In Tokyo there are shots I always try again or try and improve on whenever I get the chance. This is one of them: shooting 'the smoke thing' at Sensoji Temple. I call it the smoke thing cos I am not sure of the exact word in Japanese. Maybe 'mi-yo-ke'. Not sure. It's where you buy and then burn insence, to take away bad luck or give you good health. You waft the smoke over yourself before entering the temple.
It's situation is such that you have a great view of the temple gate behind. But that's where the sun is coming from on a bright day.. and a bright day is the best time to get the smoke accented because backlight always helps you see smoke in a photo.
That leaves us the faces and the inside of 'the smoke thing': dark. Very much darker than the background.
So, HDR? Maybe but I don't honestly like HDR very much and bracketing is obviously a no-no with moving subjects. So getting a decent picture of this place [with background and foreground well exposed] is therefore either about flash [too intrusive for me] or just getting a well exposed enough RAW file which has highlights not TOO overexposed and shadows not TOO under-exposed.
The next stage is about bringing data back from particularly the highlights.
I used to do this with Silver Efex Pro's 'Pull Process' filter, modified to not include the grain which the default filter adds in.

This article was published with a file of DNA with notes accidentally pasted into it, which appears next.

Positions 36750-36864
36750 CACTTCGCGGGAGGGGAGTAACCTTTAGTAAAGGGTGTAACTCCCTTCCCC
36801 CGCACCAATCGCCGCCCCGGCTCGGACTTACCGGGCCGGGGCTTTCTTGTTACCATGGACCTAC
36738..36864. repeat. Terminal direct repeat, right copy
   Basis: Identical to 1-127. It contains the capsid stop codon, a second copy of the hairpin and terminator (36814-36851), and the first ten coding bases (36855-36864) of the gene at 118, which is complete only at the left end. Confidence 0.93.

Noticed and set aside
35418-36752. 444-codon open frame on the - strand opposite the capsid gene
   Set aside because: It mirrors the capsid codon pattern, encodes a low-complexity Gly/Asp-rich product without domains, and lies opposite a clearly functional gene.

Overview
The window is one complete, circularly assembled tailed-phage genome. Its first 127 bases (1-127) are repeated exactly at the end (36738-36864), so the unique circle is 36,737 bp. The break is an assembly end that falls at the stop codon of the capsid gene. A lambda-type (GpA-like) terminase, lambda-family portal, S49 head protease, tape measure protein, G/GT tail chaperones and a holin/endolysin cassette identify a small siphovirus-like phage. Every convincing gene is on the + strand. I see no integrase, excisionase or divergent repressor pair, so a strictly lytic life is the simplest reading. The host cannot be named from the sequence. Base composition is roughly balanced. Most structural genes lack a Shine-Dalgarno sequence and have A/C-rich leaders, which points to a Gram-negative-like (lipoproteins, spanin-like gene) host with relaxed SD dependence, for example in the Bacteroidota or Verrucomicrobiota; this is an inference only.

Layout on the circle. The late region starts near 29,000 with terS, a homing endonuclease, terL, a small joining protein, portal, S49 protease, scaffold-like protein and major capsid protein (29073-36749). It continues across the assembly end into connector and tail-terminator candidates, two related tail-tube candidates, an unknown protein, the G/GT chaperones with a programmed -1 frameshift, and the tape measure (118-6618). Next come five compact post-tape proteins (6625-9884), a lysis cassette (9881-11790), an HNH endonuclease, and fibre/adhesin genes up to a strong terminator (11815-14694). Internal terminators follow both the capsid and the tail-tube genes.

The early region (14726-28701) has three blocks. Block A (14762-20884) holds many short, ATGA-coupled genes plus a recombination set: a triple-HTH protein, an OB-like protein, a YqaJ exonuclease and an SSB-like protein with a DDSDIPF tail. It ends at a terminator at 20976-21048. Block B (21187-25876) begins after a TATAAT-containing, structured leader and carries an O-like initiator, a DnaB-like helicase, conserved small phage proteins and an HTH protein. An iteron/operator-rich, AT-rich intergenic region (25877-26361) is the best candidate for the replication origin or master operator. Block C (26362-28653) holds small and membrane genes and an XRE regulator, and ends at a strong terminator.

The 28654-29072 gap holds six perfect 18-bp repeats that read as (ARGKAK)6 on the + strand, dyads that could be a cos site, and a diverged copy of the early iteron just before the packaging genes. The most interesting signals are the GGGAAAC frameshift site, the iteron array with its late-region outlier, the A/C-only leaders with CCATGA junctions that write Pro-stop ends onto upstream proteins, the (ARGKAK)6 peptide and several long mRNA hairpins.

It did a good job.
But having just gone with Adobe's Creative Cloud, upgrading to CS6 and the newer Silver Efex Pro2, I have been playing with the 'Low Key 2' filter and adding control points where I don't need the effect.
The Low Key 2 filter is doing a great job of bringing back highlight data... like the skies and the temple in the background.
The only criticism of this file is the strong white line along the edge of the wooden roof, at top left. I could solve that if I spent more time on the shot....
The smoke across the guy's face looks a little like he has a skin problem. Not great but once you figure out it's smoke then I guess that isn't so bad. :-)
All in all pretty happy with this shot. I grew up in a time where you really had the choice of going with the bright stuff or the dark stuff [especially if you were shooting transparencies]. A well pitched exposure, good developing and the darkroom, with the right grade of paper, gave you good flexibility with making a fairly broad dynamic range come out in a print. It's just nice to be able to do it all now with the lights on and without getting dermatitis from all the chems! :-)
Gear and tech-specs?
Shot in monochrome
Processed with Photoshop CS6 and Nik Silver Efex Pro2's 'Low Key 2' filter.
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